As far as we can tell, the laws of physics are indeed isotropic.

Edit: Let us try to make this more specific. Why should the fact that the laws of physics are isotropic imply conservation of angular momentum? That seems to be quite a stretch...

Consider the diagram that you had presented above in #21. We have two particles interacting. The force between them does not point along the axis between them. How was the direction of that force determined by the laws of physics?

If the laws of physics determine the direction of that force then they can either point in a particular arbitrary direction (in which case they are not isotropic) or they can point along the axis between the two particles (in which case they are isotropic).

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PhDeezNutz
jaumzaum said:
So the real question is, why these forces can't be pairs of action/reaction?
As @jbriggs444 said, in principle they could, but such a force law would need to have a preferred direction in space. We don't know of any laws of physics that behave like that.

vanhees71, etotheipi, jbriggs444 and 1 other person
I stand corrected and shall delete my reply. Thanks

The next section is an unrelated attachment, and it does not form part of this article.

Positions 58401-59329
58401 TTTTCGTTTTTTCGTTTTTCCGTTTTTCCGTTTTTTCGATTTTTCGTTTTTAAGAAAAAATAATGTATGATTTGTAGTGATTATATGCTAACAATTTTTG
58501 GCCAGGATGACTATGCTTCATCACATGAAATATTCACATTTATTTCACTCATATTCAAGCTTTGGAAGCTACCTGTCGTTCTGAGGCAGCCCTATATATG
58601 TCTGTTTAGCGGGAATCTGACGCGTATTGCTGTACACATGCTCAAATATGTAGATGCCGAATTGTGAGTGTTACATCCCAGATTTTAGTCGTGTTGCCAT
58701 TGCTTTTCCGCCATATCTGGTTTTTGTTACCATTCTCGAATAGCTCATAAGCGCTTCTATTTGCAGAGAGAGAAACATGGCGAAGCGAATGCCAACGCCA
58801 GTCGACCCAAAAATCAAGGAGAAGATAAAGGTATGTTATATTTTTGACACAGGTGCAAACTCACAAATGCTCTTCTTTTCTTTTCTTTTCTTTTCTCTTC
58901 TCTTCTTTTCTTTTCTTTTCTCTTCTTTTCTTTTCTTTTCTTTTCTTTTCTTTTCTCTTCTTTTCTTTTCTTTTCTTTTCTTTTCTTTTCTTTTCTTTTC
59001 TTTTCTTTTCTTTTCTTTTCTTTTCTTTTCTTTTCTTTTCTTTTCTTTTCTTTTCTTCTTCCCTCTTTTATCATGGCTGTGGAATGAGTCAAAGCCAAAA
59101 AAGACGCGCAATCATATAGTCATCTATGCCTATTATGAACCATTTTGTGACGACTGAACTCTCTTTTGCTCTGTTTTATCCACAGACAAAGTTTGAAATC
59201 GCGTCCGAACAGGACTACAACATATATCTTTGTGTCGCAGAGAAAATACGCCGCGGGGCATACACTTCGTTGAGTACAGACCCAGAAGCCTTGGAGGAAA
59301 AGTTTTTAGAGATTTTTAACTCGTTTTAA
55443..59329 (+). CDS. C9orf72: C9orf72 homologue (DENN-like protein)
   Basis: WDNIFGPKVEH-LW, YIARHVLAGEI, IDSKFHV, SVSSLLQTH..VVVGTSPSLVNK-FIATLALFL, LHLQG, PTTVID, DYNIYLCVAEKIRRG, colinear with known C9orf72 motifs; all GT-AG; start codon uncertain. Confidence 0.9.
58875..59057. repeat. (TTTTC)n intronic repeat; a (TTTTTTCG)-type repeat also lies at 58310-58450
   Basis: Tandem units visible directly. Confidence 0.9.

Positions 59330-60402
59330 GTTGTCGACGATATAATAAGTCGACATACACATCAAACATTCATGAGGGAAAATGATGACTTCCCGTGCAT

## 1. Is Newton's third law applicable to rotational motion?

Yes, Newton's third law of motion states that for every action, there is an equal and opposite reaction. This applies to both linear and rotational motion.

## 2. How does Newton's third law apply to torque?

According to Newton's third law, when a force is applied to an object, there is an equal and opposite reaction force. In the case of torque, this means that for every force applied to a rotating object, there is an equal and opposite force acting in the opposite direction.

## 3. Can Newton's third law be used to explain rotational equilibrium?

Yes, Newton's third law can be used to explain rotational equilibrium. In order for an object to be in rotational equilibrium, the sum of the clockwise torques must be equal to the sum of the counterclockwise torques. This is possible because of the equal and opposite reaction forces described by Newton's third law.

## 4. Does Newton's third law apply to all types of rotation?

Yes, Newton's third law applies to all types of rotation, including uniform circular motion, rotational acceleration, and rotational equilibrium. This is because it is a fundamental law of physics that applies to all types of motion.

## 5. Is Newton's third law valid for rotational motion in a vacuum?

Yes, Newton's third law is valid for rotational motion in a vacuum. This is because it is a fundamental law of physics that applies to all types of motion, regardless of the presence of air or other mediums.